The use of Ru or Rh chlorides on polyethylenimine to promote the addition of CXCl3 to unsaturated systems such as allyl chloride (eq 6) extends the older application of Lewis acids such as Aluminum Chloride.24 The addition of Diborane to allyl chloride provides (g-chloropropyl)boranes which then provide cyclopropane;25a with Sodium Amide, allyl chloride gives cyclopropene (low yield).25b

Related Reagents.

Allyl Bromide; Allyl Iodide.


1. (a) Kneupper, C.; Saathoff, L. In Kirk-Othmer Encycl. Chem. Technol.; Wiley: New York, 1993; Vol. 6, p 59. (b) Anon. Dangerous Prop. Ind. Mater. Rep. 1988, 8, 20 (CA 1988, 108, 191 764h).
2. (a) Oae, S.; Van der Werf, C. A. JACS 1953, 75, 2724. (b) Spadlo, M.; Stajszczyk, M.; Wasilewski, J.; Pokorska, Z.; Madej, W. Chem. Tech. (Leipzig) 1988, 40, 109 (CA 1988, 108, 206 630n). (c) Spadlo, M.; Stajszczyk, M.; Pokorska, Z.; Wasilewski, J.; Szendzielorz, J.; Madej, W.; Lewandowski, G.; Lauer, A.; Wilusz, T.; Wojcik, E. Pol. Patent 136 334, 1987 (CA 1991, 114, 26 157d).
3. Yamamoto, T.; Yamashita, A.; Numoto, N. Ger. Patent 3 636 818, 1987 (CA 1987, 107, 58 505n).
4. (a) Yamamoto, T. Jpn. Patent 62 175 438, 1987 (CA 1988, 108, 94 076c). (b) Wu, G.; Huang, X. Youji Huaxue 1991, 11, 431 (CA 1991, 115, 207 182z).
5. Bouisset, M.; Bousquet, A.; Heymes, A. Fr. Patent 2 599 737, 1987 (CA 1988, 109, 92 281n).
6. Bruce, M. I.; Humphrey, M. G. AJC 1989, 42, 1067.
7. (a) Kurtz, P. LA 1962, 658, 6. (b) Baruah, J. B.; Samuelson, A. G. CC 1987, 36.
8. Baruah, J. B.; Samuelson, A. G. JOM 1989, 361, C57.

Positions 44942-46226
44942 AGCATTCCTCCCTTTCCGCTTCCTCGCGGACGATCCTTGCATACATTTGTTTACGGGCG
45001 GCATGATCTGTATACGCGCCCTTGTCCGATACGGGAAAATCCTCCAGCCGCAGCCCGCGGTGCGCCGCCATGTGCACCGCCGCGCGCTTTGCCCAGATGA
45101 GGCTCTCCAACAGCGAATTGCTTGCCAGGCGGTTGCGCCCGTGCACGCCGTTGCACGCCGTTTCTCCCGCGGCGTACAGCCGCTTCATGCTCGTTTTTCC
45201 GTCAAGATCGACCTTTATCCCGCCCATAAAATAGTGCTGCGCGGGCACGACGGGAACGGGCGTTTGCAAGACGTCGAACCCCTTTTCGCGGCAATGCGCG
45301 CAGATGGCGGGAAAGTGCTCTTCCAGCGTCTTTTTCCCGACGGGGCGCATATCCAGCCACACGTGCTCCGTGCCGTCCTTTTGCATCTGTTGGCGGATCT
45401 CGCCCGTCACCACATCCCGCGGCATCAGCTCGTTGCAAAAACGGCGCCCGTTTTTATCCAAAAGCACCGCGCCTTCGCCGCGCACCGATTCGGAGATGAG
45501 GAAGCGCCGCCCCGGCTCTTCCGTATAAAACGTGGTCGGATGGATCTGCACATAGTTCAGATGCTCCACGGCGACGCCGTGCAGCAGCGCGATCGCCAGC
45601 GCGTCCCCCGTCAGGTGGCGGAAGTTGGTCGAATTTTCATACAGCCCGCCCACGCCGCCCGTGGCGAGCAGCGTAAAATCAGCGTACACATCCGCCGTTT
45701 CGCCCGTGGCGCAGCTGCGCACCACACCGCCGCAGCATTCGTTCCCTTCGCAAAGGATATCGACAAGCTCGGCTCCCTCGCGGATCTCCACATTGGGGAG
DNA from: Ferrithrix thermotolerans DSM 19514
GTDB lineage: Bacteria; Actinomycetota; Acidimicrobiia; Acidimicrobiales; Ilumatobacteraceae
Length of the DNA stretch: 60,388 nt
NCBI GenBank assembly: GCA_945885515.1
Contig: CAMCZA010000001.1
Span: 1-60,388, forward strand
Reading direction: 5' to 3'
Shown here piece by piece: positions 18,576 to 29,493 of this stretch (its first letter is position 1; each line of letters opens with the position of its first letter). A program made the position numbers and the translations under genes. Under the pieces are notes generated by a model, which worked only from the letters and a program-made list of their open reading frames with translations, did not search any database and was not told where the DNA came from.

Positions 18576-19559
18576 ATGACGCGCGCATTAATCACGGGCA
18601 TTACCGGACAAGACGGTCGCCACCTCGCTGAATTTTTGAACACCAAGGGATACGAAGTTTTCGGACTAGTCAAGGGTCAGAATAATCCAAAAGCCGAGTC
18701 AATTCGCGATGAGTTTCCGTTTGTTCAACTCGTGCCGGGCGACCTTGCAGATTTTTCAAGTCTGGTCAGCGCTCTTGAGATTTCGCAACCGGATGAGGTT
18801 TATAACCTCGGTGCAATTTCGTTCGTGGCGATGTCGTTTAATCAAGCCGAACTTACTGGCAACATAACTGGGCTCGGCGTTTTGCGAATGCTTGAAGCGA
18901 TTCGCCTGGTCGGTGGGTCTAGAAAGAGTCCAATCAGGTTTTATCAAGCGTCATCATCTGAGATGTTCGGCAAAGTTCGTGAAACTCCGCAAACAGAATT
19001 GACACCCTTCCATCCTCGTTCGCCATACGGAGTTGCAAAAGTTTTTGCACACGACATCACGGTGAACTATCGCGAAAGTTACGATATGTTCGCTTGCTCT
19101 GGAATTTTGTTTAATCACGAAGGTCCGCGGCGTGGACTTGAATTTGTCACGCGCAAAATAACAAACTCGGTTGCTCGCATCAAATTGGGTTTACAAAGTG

9. Zelechonok, Yu. B.; Orlovskii, V. V.; Zelechonok, S. F.; Zlotskii, S. S.; Rakhmankulov, D. L. KGS 1990, 137 (CA 1990, 113, 78 365u).
10. (a) Wada, M.; Ohki, H.; Akiba, K. TL 1986, 27, 4771. (b) Fukase, K.; Oda, Y.; Kubo, A.; Wakamiya, T.; Shiba, T. BCJ 1990, 63, 1758. (c) Wada, M.; Ohki, H.; Akiba, K. CC 1987, 708.
11. (a) Tanaka, H.; Yamashita, S.; Hamatani, T.; Ikemoto, Y.; Torii, S. SC 1987, 17, 789. (b) Torii, S.; Tanaka, H.; Yamashita. S. Jpn. Patent 63 222 123, 1988 (CA 1989, 111, 56 596b).
12. Tashiro, K.; Tanaka, K. Jpn. Patent 63 33 344, 1988 (CA 1989, 110, 23 327r).
13. Collin, J.; Bied, C.; Kagan, H. B. TL 1991, 32, 629.
14. (a) Baker, K. V.; Brown, J. M.; Hughes, N.; Skarnulis, A. J.; Sexton, A. JOC 1991, 56, 698. (b) Oppolzer, W.; Schneider, P. TL 1984, 25, 3305. (c) Benkeser, R. A. S 1971, 347.
15. Julia, M.; Verpeaux, J.-N.; Zahneisen, T. SL 1990, 769.
16. (a) Seyferth, D.; Weiner, M. A. OSC 1973, 5, 452. (b) Seyferth, D.; Weiner, M. A. JOC 1959, 24, 1395. (c) Eisch, J. J.; Jacobs, A. M. JOC 1963, 28, 2145.
17. Dunn, M. J.; Jackson, R. F. W. CC 1992, 319.
18. Genet, J. P.; Kopola, N.; Juge, S.; Ruiz-Montas, J.; Antunes, O. A. C.; Tanier, S. TL 1990, 31, 3133.
19. Kigoshi, H.; Imamura, Y.; Yoshikawa, K.; Niwa, H.; Yamada, K. TL 1991, 32, 4541.
20. Hayashi, T.; Okada, Y.; Inaba, T. JCR(S) 1991, 172.
21. Kolta, R.; Mihalszky, K.; Cseko, I.; Leiki, G.; Szalay, P.; Fazekas, D. Hung. Patent 39 423, 1986 (CA 1987, 107, 58 501h).
22. Kirss, R. U.; Brown, D. W.; Higa, K. T.; Gedridge, R. W., Jr. OM 1991, 10, 3589.
23. Gevorkyan, A. A.; Arakelyan, A. S.; Dzhaninyan, A. A.; Panosyan, G. A. Arm. Khim. Zh. 1988, 41, 215 (CA 1989, 110, 23 414s).
24. Kobrakov, K. I.; Popandopulo, N. G.; Perchenko, V. N.; Abubakirov, R. Sh.; Shvekhgeimer, G. A. Neftekhimiya 1991, 31, 66 (CA 1991, 115, 28 674q).
25. (a) Hawthorne, M. F. JACS 1960, 82, 1886. (b) Closs, G. L.; Krantz, K. D. JOC 1966, 31, 638.

Roger Bolton

University of Surrey, Guildford, UK